Inter-individual differences are studied in natural systems, such as fish, bees, and humans, as they contribute to the complexity of both individual and collective behaviors. However, individuality in artificial systems, such as robotic swarms, is undervalued or even overlooked. Agent-specific deviations from the norm in swarm robotics are usually understood as mere noise that can be minimized, for example, by calibration. We observe that robots have consistent deviations and argue that awareness and knowledge of these can be exploited to serve a task. We measure heterogeneity in robot swarms caused by individual differences in how robots act, sense, and oscillate. Our use case is Kilobots and we provide example behaviors where the performance of robots varies depending on individual differences. We show a non-intuitive example of phototaxis with Kilobots where the non-calibrated Kilobots show better performance than the calibrated supposedly ``ideal" one. We measure the inter-individual variations for heterogeneity in sensing and oscillation, too. We briefly discuss how these variations can enhance the complexity of collective behaviors. We suggest that by recognizing and exploring this new perspective on individuality, and hence diversity, in robotic swarms, we can gain a deeper understanding of these systems and potentially unlock new possibilities for their design and implementation of applications.
Collective decision-making is an essential capability of large-scale multi-robot systems to establish autonomy on the swarm level. A large portion of literature on collective decision-making in swarm robotics focuses on discrete decisions selecting from a limited number of options. Here we assign a decentralized robot system with the task of exploring an unbounded environment, finding consensus on the mean of a measurable environmental feature, and aggregating at areas where that value is measured (e.g., a contour line). A unique quality of this task is a causal loop between the robots' dynamic network topology and their decision-making. For example, the network's mean node degree influences time to convergence while the currently agreed-on mean value influences the swarm's aggregation location, hence, also the network structure as well as the precision error. We propose a control algorithm and study it in real-world robot swarm experiments in different environments. We show that our approach is effective and achieves higher precision than a control experiment. We anticipate applications, for example, in containing pollution with surface vehicles.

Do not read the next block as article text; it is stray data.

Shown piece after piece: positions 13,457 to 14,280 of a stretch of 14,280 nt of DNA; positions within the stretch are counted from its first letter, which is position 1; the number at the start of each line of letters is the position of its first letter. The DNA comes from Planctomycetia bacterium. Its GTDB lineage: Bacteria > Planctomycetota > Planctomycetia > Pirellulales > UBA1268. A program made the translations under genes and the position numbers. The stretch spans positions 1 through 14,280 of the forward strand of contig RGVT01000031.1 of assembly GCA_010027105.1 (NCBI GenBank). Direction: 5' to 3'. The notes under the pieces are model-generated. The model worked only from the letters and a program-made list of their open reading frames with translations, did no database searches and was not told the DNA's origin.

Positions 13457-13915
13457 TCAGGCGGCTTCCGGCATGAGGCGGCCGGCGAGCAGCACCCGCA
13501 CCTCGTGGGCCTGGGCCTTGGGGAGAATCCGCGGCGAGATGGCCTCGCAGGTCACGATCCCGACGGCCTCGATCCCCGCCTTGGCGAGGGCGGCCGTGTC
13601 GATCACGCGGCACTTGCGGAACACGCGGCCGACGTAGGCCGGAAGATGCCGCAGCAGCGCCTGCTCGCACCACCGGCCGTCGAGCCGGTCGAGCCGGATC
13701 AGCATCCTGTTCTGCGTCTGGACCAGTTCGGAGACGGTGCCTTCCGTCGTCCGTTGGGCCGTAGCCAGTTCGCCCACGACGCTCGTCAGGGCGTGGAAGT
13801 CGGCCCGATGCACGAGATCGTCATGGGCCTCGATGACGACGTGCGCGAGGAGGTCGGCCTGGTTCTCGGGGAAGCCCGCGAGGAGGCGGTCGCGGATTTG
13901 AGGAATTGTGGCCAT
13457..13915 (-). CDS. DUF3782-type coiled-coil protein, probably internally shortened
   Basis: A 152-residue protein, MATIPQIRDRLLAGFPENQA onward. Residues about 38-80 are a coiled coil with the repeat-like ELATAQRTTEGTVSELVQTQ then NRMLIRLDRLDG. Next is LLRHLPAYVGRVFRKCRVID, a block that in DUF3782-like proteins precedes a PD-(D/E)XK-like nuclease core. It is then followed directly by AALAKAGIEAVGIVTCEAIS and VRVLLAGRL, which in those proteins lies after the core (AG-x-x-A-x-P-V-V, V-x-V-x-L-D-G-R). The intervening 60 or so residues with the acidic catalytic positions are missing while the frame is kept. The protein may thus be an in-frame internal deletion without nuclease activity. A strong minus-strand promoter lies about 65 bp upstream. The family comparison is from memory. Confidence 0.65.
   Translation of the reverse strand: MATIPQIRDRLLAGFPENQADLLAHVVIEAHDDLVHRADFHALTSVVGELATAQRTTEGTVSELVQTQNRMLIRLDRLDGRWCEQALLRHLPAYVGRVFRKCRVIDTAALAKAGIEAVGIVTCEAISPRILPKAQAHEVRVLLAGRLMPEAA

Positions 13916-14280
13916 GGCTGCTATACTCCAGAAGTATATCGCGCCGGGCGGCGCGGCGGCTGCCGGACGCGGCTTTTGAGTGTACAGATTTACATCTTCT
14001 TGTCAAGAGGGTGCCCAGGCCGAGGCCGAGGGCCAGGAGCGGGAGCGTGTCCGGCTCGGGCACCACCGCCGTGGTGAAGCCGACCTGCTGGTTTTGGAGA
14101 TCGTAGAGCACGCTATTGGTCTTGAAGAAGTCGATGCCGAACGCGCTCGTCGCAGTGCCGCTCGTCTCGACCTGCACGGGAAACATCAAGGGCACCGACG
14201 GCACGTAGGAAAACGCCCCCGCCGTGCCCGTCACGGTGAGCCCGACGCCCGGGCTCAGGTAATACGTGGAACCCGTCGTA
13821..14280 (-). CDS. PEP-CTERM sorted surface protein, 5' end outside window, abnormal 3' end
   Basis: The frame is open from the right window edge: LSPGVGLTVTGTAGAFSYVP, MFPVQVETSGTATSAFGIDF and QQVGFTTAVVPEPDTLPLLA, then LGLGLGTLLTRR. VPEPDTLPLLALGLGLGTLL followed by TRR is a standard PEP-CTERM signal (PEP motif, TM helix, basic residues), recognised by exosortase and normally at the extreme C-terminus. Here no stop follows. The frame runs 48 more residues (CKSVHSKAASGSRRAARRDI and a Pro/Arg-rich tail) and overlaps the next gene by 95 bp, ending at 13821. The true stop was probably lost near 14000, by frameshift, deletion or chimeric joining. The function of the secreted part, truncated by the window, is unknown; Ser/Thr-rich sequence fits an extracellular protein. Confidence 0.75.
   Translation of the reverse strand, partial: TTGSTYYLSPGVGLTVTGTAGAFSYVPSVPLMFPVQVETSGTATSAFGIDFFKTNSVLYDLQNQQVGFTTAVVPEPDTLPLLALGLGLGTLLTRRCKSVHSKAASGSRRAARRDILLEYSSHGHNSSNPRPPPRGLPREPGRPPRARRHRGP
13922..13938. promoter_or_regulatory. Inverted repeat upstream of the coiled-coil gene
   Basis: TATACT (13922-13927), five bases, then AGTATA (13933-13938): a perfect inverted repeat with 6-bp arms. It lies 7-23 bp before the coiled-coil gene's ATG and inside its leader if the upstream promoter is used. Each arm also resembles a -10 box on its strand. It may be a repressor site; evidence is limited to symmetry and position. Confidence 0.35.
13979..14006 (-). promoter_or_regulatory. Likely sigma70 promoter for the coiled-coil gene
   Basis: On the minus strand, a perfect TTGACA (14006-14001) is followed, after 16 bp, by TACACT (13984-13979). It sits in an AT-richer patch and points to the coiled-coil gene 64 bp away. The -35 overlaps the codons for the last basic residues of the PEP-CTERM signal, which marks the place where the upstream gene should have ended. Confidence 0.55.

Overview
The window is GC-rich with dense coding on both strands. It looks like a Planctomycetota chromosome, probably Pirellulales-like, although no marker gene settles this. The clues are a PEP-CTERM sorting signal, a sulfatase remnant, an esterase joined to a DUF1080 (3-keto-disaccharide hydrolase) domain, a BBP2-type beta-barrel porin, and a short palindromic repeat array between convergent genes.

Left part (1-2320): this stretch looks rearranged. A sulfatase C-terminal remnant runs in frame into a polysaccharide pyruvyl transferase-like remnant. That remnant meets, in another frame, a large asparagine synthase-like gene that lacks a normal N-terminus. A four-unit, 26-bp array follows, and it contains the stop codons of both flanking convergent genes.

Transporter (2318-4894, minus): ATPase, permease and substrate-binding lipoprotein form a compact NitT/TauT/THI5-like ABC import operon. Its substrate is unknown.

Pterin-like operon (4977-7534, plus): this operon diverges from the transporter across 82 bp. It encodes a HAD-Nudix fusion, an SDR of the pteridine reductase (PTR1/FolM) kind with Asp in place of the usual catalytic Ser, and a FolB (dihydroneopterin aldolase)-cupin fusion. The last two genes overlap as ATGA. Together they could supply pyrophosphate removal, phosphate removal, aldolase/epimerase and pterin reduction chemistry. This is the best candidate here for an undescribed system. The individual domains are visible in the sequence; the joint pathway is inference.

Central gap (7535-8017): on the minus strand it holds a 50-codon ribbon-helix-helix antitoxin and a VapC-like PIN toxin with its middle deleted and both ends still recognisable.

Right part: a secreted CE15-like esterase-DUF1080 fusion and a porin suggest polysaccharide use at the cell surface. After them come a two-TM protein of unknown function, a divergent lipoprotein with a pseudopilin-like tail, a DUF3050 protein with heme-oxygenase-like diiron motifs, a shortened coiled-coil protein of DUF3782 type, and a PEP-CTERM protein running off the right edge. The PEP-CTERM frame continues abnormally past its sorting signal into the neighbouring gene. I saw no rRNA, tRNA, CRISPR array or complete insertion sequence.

Using robots for exploration of extreme and hazardous environments has the potential to significantly improve human safety. For example, robotic solutions can be deployed to find the source of a chemical leakage and clean the contaminated area. This paper demonstrates a proof-of-concept bio-inspired exploration method using a swarm robotic system, which is based on a combination of two bio-inspired behaviours: aggregation, and pheromone tracking. The main idea of the work presented is to follow pheromone trails to find the source of a chemical leakage and then carry out a decontamination task by aggregating at the critical zone. Using experiments conducted by a simulated model of a Mona robot, we evaluate the effects of population size and robot speed on the ability of the swarm in a decontamination task. The results indicate the feasibility of deploying robotic swarms in an exploration and cleaning task in an extreme environment.
Collective motion is one of the most fascinating phenomena observed in the nature. In the last decade, it aroused so much attention in physics, control and robotics fields. In particular, many studies have been done in swarm robotics related to collective motion, also called flocking. In most of these studies, robots use orientation and proximity of their neighbors to achieve collective motion. In such an approach, one of the biggest problems is to measure orientation information using on-board sensors. In most of the studies, this information is either simulated or implemented using communication. In this paper, to the best of our knowledge, we implemented a fully autonomous coordinated motion without alignment using very simple Mona robots. We used an approach based on Active Elastic Sheet (AES) method. We modified the method and added the capability to enable the swarm to move toward a desired direction and rotate about an arbitrary point. The parameters of the modified method are optimized using TCACS optimization algorithm. We tested our approach in different settings using Matlab and Webots.